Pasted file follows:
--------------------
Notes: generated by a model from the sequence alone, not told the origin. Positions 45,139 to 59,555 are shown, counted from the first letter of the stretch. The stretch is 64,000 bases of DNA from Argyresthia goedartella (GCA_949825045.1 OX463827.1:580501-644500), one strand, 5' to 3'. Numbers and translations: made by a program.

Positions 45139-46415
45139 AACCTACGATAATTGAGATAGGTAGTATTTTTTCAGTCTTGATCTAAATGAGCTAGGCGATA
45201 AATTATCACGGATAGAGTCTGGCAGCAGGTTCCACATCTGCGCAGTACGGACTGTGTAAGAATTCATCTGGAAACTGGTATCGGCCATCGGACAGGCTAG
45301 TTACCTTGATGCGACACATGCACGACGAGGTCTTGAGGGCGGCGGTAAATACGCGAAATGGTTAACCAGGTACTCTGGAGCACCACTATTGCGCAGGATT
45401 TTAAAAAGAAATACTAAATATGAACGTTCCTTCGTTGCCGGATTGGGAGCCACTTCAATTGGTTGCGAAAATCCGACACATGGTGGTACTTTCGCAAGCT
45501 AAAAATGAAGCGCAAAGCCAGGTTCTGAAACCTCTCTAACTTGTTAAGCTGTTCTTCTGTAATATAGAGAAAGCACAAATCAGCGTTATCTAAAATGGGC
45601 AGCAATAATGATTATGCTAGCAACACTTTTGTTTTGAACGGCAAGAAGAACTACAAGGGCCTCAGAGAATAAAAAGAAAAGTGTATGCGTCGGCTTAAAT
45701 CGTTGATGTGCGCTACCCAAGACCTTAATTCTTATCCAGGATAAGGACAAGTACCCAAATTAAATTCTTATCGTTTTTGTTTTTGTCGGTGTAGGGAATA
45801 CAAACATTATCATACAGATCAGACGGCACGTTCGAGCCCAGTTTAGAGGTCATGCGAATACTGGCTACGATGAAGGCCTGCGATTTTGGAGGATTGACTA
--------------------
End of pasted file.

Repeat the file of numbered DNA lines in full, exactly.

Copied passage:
Notes: generated by a model from the sequence alone, not told the origin. Positions 45,139 to 59,555 are shown, counted from the first letter of the stretch. The stretch is 64,000 bases of DNA from Argyresthia goedartella (GCA_949825045.1 OX463827.1:580501-644500), one strand, 5' to 3'. Numbers and translations: made by a program.

Positions 45139-46415
45139 AACCTACGATAATTGAGATAGGTAGTATTTTTTCAGTCTTGATCTAAATGAGCTAGGCGATA
45201 AATTATCACGGATAGAGTCTGGCAGCAGGTTCCACATCTGCGCAGTACGGACTGTGTAAGAATTCATCTGGAAACTGGTATCGGCCATCGGACAGGCTAG
45301 TTACCTTGATGCGACACATGCACGACGAGGTCTTGAGGGCGGCGGTAAATACGCGAAATGGTTAACCAGGTACTCTGGAGCACCACTATTGCGCAGGATT
45401 TTAAAAAGAAATACTAAATATGAACGTTCCTTCGTTGCCGGATTGGGAGCCACTTCAATTGGTTGCGAAAATCCGACACATGGTGGTACTTTCGCAAGCT
45501 AAAAATGAAGCGCAAAGCCAGGTTCTGAAACCTCTCTAACTTGTTAAGCTGTTCTTCTGTAATATAGAGAAAGCACAAATCAGCGTTATCTAAAATGGGC
45601 AGCAATAATGATTATGCTAGCAACACTTTTGTTTTGAACGGCAAGAAGAACTACAAGGGCCTCAGAGAATAAAAAGAAAAGTGTATGCGTCGGCTTAAAT
45701 CGTTGATGTGCGCTACCCAAGACCTTAATTCTTATCCAGGATAAGGACAAGTACCCAAATTAAATTCTTATCGTTTTTGTTTTTGTCGGTGTAGGGAATA
45801 CAAACATTATCATACAGATCAGACGGCACGTTCGAGCCCAGTTTAGAGGTCATGCGAATACTGGCTACGATGAAGGCCTGCGATTTTGGAGGATTGACTA